Each chapter is like its own little free-verse poem. Free verse poems have no rules - no set number of syllables; no rhyming; no rhythm. It is a form of poetry that allows you to play with language and express yourself. Have you noticed how the author plays with language when she repeats words for emphasis like when Jack says, "and someone sorting sorting sorting all that mail." It seems like a fun way to write a poem. 
What lesson is Jack learning when his teacher tells him that it could take months for Walter Dean Myers to respond to his letter? 

April 24

Sometimes writers use figurative language to dress up their writing and help readers picture what they are saying. Watch the video below on similes and metaphors and be ready for a question about these concepts. (This annotation contains a video)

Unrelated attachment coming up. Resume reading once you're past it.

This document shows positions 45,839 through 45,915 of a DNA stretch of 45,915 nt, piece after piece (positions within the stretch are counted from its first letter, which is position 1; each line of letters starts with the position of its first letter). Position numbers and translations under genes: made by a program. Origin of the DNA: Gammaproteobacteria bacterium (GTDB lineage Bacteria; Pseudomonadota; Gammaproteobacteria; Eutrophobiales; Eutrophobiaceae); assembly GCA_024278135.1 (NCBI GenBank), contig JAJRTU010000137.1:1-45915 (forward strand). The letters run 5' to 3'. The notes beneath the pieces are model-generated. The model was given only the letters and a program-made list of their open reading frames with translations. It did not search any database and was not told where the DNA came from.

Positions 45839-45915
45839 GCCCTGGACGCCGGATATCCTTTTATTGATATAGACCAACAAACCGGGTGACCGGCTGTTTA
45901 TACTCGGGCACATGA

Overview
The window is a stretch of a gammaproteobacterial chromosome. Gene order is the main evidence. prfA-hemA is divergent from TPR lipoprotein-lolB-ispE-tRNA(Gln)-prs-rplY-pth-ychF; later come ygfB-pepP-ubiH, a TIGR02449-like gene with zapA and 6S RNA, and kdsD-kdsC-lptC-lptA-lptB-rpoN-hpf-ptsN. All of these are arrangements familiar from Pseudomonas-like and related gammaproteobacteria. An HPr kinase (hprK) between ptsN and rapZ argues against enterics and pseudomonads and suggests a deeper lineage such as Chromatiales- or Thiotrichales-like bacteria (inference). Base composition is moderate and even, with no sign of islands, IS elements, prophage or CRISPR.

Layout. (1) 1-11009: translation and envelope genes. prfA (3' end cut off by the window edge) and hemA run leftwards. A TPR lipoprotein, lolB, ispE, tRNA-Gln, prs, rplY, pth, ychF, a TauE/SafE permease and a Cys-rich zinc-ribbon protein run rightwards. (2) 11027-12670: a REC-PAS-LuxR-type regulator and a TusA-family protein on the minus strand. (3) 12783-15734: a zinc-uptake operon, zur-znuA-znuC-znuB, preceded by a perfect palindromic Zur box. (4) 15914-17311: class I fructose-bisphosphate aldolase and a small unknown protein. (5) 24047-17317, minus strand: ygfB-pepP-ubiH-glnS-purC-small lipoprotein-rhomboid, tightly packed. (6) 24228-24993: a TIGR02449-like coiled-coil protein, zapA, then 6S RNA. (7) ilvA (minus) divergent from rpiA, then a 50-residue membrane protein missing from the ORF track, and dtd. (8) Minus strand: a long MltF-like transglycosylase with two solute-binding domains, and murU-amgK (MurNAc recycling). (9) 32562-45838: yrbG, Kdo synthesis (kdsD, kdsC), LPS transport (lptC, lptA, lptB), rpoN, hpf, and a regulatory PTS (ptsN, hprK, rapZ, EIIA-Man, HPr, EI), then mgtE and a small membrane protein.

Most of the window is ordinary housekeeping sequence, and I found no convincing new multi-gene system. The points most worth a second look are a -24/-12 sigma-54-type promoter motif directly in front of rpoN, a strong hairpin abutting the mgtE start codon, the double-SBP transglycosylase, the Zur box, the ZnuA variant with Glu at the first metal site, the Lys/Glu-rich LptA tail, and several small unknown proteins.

Thinking about what you learned in the previous video, "...until your brain feels like a squashed pea" is what type of figurative language? 

May 7

Are you noticing any changes in Jack in this diary entry? Characters can be identified as either static or dynamic. Watch the video below to learn about the types of characters and decide which type applies to Jack. (This annotation contains a video)

May 8

Do you remember this car from one of the poems Jack wrote earlier in the year? He didn't want to tell why "so much depended on a blue blue car splatttered with mud speeding down the road" but it is likely we will find out now. 
What can you infer the theme of this poem/diary entry is about? 

May 17

Did you notice how the author sets up the good news of Mr. Walter Dean Myers visiting right after the sadness of Jack's poem? That is called juxtaposition. It's a technique used by writers to show contrast. Look at the image below. How is this a juxtaposition? (This annotation contains an image)

May 29

Why does the author have Jack arrange the first five words in staggered fashion? 

June 1